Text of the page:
This refers to connected devices beyond smartphones and computers. Things like lights, roads, cars, household appliances and more.
The time it takes for a network to respond to information. The lower the latency the quicker it will be to do things via the mobile network.
This stands for ‘Megabits per second’; the number of bits transferred per second over an internet connection.
Antennas send and receive information (phones calls, texts and data transmissions) from devices connected to the mobile network via radio waves.
Mobile data is internet content delivered to mobile devices such as smartphones and tablets.
This can include emails, web browsing, app updates, using WhatsApp and downloading videos and music – everything you do on your phone.
This is a support structure that houses mobile antennas.
A 5G network can be ‘sliced’, which means operators like Sure can isolate parts of the network and dedicate them to specific tasks. For example, one part of the network can be used for phones connecting to the internet and another part could be used for driverless cars when that technology is available in the island.
This is the UK’s Office of Communications. It’s a government-approved regulatory and competition authority for the telecommunications industry.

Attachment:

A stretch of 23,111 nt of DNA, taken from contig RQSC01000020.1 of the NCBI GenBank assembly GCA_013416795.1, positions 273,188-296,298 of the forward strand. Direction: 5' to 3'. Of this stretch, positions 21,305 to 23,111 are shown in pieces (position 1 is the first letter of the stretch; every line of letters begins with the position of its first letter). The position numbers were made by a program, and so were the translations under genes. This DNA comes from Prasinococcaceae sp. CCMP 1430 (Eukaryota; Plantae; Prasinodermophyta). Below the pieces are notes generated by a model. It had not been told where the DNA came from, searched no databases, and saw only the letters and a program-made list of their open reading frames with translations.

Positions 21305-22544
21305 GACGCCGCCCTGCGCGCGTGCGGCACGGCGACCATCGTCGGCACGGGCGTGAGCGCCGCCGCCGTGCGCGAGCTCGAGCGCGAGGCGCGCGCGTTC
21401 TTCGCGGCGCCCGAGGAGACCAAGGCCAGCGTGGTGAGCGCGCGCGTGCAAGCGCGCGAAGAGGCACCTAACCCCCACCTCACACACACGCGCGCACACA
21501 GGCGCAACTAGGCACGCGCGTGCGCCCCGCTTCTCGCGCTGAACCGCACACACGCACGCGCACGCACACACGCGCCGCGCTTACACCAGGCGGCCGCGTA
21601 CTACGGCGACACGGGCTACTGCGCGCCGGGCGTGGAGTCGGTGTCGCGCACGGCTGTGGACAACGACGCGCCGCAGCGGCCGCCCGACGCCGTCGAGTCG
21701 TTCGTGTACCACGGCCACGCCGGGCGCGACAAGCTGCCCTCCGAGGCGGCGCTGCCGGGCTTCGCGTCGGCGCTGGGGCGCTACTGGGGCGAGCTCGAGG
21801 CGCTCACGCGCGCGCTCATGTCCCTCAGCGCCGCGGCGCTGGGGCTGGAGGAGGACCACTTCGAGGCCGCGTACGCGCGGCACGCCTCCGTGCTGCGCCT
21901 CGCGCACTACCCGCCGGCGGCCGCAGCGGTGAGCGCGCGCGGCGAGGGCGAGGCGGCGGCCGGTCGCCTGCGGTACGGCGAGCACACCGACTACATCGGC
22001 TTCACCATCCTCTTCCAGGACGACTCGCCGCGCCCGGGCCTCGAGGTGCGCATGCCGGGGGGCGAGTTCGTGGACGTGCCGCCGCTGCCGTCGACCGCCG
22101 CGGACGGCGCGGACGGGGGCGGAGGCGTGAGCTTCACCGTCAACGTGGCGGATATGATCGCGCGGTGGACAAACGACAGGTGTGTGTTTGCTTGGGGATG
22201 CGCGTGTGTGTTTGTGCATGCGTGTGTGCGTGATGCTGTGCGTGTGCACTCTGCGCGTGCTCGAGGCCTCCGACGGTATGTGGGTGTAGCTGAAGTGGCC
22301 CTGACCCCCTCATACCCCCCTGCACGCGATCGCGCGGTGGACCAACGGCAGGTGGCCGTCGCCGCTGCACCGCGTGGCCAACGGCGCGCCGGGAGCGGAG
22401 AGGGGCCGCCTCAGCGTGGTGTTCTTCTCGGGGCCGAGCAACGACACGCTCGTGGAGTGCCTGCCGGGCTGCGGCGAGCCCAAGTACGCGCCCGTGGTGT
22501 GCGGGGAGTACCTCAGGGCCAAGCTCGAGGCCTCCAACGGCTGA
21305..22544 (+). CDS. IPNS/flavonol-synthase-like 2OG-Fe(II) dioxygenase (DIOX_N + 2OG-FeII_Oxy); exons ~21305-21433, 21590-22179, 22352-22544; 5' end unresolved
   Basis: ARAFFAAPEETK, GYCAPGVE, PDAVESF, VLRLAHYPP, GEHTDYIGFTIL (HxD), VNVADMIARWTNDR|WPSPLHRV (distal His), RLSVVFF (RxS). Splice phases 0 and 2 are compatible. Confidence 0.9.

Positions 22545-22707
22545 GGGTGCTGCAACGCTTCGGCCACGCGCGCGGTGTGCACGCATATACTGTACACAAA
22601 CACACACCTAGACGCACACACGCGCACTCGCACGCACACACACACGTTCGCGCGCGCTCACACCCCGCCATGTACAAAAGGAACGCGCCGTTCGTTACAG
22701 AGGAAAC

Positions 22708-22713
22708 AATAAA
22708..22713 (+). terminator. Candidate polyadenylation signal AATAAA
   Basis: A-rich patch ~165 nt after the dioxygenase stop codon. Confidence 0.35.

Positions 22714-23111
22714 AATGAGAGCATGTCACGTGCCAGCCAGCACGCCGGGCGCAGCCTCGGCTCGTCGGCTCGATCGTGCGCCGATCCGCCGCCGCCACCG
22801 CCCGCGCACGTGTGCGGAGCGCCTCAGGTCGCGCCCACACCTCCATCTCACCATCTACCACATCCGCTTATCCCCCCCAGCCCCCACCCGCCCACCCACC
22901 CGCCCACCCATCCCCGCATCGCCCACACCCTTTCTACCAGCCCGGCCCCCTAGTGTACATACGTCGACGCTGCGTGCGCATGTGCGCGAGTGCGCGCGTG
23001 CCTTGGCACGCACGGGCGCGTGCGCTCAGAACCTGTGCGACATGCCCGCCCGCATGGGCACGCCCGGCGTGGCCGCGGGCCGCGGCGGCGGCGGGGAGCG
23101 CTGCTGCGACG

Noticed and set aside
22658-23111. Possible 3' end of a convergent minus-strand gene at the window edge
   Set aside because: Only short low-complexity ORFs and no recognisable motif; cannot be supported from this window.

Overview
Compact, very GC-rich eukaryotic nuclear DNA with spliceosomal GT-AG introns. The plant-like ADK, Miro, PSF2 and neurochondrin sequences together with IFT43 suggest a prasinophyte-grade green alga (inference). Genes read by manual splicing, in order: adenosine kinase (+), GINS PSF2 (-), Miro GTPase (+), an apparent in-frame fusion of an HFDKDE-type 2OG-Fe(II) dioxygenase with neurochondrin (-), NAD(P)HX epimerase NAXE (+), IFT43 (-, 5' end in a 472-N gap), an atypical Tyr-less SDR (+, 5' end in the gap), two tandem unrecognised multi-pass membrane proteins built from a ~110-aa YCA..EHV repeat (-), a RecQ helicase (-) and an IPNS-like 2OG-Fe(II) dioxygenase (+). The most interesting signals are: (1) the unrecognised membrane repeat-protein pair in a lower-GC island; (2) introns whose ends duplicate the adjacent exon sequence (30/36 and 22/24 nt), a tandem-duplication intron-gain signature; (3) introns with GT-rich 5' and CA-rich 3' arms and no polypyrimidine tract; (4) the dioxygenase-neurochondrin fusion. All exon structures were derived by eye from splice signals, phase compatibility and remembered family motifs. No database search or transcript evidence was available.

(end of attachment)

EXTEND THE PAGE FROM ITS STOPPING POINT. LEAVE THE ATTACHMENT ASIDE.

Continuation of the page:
Spectrum relates to the radio frequencies allocated to the mobile industry and other sectors for communication over radio frequencies. All wireless communications signals travel via radio frequency, aka spectrum. The TV programme you watch, the radio show you listen to, the GPS device that helps get you where you’re going, and the wireless phone service you use to make phone calls and check Facebook from your smartphone -- all use invisible airwaves to transmit bits of data through the air.
Faster speeds are the result of greater data transmission rates, or throughput, which refers to the amount of data transmitted and is measured in megabytes or gigabytes.
A specialised agency of the United Nations that is concerned with international public health – it works worldwide to promote health and keep the world safe. “A large number of studies have been performed over the last two decades to assess whether mobile phones pose a potential health risk. To date, no adverse health effects have been established as being caused by mobile phone use.” View source.
CICRA comprises the Jersey Competition Regulatory Authority (JCRA) and the Guernsey Competition and Regulatory Authority (GCRA). It is independent of the States of Jersey and Guernsey. CICRA is the government-approved regulatory and competition authority for the telecommunications industry in the Channel Islands. View source.
Virtual reality (VR) is a simulated experience that can be similar to or completely different from the real world. Applications of virtual reality can include
entertainment (i.e. gaming) and educational purposes (i.e. medical or military training).